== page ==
Skip to Content

U.S. Will Be Hard-Pressed to Meet Its Biofuel Mandates

The corn ethanol industry is booming, but cellulosic biofuel production is far behind schedule.

Under the 2007 Renewable Fuel Standard (RFS), the U.S. Environmental Protection Agency stipulates that gasoline and diesel refiners must blend a certain amount of “renewable fuel” into their products or face penalties.

The vast majority of the biofuel being produced now is corn-derived ethanol, on which the RFS places a cap of 15 billion gallons by 2015. So to satisfy the federal mandate that 36 billion gallons of biofuel be blended into the overall supply by 2022, the U.S. biofuels industry will have to produce a substantial amount of other types of biofuels—especially cellulosic ethanol, which can be made from wood chips and grasses. 

But in 2007, Congress vastly overestimated the government’s ability to create a market for cellulosic biofuels, which remain much more expensive to produce than corn ethanol. There was no commercial production of cellulosic fuel in 2010 or 2011—even though the 2007 law originally called for 100 million and 250 million gallons, respectively, for those years (the requirements were subsequently scaled back to around 6.5 million gallons for each year). The chart above shows the actual biofuel production, so far, compared to future mandates.

In 2012, the EPA posits—based on its analysis of the six facilities scheduled to come online this year—that the fledgling industry will have the capacity to produce nearly 10.5 million gallons, compared to the original goal of 500 million. The chart above shows a breakdown, by company and facility, of the EPA’s projections for 2012 cellulosic biofuel production.

Several more facilities should begin commercial production in 2013, but it’s hard to believe that the industry will come even close to producing a billion gallons—the goal for that year, set by Congress in 2007. And the 2022 mandate of 36 billion total gallons of biofuel—16 of that cellulosic—is looking more unrealistic every year.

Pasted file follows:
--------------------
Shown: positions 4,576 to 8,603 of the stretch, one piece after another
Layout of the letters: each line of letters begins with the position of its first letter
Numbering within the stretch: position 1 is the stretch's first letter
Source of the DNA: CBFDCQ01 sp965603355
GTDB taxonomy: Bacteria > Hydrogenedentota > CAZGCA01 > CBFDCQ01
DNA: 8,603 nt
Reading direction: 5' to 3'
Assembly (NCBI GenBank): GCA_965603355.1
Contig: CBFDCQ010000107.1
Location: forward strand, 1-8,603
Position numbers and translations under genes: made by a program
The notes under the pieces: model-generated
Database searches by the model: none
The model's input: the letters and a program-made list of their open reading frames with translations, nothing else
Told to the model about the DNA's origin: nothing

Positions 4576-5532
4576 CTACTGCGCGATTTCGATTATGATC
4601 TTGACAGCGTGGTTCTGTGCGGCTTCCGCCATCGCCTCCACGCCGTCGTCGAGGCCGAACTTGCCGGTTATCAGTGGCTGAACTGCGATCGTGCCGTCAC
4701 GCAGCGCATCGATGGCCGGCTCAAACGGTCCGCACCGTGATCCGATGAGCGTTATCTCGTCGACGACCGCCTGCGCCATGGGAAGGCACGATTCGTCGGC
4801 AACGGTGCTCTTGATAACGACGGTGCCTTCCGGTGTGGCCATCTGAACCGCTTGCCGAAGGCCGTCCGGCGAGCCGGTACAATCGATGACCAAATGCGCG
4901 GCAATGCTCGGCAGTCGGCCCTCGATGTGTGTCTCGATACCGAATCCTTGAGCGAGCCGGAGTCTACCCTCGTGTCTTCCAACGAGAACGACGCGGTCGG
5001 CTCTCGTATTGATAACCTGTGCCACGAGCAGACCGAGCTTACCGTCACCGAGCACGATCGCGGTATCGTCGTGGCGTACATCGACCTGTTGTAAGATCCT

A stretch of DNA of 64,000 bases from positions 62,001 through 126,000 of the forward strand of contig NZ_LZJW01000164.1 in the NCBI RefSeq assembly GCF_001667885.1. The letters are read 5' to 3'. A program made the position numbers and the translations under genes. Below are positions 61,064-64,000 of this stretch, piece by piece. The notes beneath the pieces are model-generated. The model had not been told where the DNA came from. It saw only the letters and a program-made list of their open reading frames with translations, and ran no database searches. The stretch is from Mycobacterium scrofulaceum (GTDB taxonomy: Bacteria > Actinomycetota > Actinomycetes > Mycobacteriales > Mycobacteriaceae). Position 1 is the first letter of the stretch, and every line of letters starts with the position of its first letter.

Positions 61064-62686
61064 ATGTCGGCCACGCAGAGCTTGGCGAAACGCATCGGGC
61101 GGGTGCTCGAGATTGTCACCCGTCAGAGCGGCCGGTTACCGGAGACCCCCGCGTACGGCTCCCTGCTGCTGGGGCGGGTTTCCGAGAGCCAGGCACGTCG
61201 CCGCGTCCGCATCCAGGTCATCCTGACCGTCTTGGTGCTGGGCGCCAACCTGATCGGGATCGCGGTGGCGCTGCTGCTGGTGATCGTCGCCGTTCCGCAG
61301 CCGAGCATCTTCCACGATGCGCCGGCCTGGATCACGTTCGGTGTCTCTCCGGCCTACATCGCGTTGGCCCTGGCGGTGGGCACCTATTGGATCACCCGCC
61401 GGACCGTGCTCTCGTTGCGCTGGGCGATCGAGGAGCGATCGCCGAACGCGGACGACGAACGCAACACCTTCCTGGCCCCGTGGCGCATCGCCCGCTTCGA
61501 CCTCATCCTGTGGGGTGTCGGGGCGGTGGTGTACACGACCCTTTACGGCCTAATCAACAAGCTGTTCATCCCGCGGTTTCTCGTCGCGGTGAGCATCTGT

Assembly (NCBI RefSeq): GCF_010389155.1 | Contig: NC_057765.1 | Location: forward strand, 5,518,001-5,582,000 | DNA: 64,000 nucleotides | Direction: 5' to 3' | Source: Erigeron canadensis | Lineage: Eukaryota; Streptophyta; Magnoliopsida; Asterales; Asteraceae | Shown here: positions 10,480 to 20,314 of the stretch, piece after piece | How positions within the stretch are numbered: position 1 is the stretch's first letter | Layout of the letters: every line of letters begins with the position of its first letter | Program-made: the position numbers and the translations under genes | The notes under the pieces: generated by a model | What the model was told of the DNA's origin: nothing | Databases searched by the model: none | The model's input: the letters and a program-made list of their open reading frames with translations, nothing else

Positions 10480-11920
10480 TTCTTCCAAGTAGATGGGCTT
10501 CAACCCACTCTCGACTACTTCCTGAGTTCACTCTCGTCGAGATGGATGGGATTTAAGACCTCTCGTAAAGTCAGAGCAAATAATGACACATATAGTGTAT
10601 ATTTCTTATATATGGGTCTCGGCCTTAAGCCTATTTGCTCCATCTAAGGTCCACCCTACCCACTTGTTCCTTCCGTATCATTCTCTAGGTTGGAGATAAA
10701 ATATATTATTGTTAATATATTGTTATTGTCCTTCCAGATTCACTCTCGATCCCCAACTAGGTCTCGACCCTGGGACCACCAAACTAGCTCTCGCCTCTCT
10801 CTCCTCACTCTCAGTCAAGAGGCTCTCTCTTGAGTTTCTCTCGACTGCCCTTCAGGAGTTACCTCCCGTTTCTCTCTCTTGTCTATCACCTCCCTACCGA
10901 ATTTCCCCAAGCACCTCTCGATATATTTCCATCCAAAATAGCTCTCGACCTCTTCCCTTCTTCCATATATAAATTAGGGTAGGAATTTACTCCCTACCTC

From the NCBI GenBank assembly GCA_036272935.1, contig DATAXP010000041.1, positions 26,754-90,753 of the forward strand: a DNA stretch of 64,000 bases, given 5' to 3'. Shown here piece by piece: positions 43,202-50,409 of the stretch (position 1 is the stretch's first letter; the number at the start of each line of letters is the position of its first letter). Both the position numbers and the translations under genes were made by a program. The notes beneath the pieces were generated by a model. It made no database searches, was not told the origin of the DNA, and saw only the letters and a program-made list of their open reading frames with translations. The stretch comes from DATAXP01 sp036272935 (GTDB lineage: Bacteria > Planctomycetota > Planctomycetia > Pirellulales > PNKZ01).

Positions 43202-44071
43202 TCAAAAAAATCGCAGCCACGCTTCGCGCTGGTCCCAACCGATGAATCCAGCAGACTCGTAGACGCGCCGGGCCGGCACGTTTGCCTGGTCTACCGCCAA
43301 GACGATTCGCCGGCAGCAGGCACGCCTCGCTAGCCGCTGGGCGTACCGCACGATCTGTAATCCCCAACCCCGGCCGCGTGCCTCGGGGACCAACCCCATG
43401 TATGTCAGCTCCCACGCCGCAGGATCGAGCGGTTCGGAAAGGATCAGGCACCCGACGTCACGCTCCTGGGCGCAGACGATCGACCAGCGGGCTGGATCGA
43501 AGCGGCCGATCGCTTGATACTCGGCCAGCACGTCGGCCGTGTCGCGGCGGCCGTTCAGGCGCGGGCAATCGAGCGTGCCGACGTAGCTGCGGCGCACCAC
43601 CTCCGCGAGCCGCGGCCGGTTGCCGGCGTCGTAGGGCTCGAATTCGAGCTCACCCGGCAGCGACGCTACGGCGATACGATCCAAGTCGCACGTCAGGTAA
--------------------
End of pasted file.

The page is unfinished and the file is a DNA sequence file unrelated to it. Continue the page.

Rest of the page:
Keep Reading

Most Popular

Rendering of Waterfront Toronto project
Rendering of Waterfront Toronto project

Toronto wants to kill the smart city forever

The city wants to get right what Sidewalk Labs got so wrong.

windows desktop with anime image from Wallpaper Engine
windows desktop with anime image from Wallpaper Engine

Chinese gamers are using a Steam wallpaper app to get porn past the censors

Wallpaper Engine has become a haven for ingenious Chinese users who use it to smuggle adult content as desktop wallpaper. But how long can it last?

Yann LeCun
Yann LeCun

Yann LeCun has a bold new vision for the future of AI

One of the godfathers of deep learning pulls together old ideas to sketch out a fresh path for AI, but raises as many questions as he answers.

Linux hack concept
Linux hack concept

The US military wants to understand the most important software on Earth

Open-source code runs on every computer on the planet—and keeps America’s critical infrastructure going. DARPA is worried about how well it can be trusted

Stay connected

Illustration by Rose WongIllustration by Rose Wong

Get the latest updates from
MIT Technology Review

Discover special offers, top stories, upcoming events, and more.

Thank you for submitting your email!

Explore more newsletters

It looks like something went wrong.

We’re having trouble saving your preferences. Try refreshing this page and updating them one more time. If you continue to get this message, reach out to us at customer-service@technologyreview.com with a list of newsletters you’d like to receive.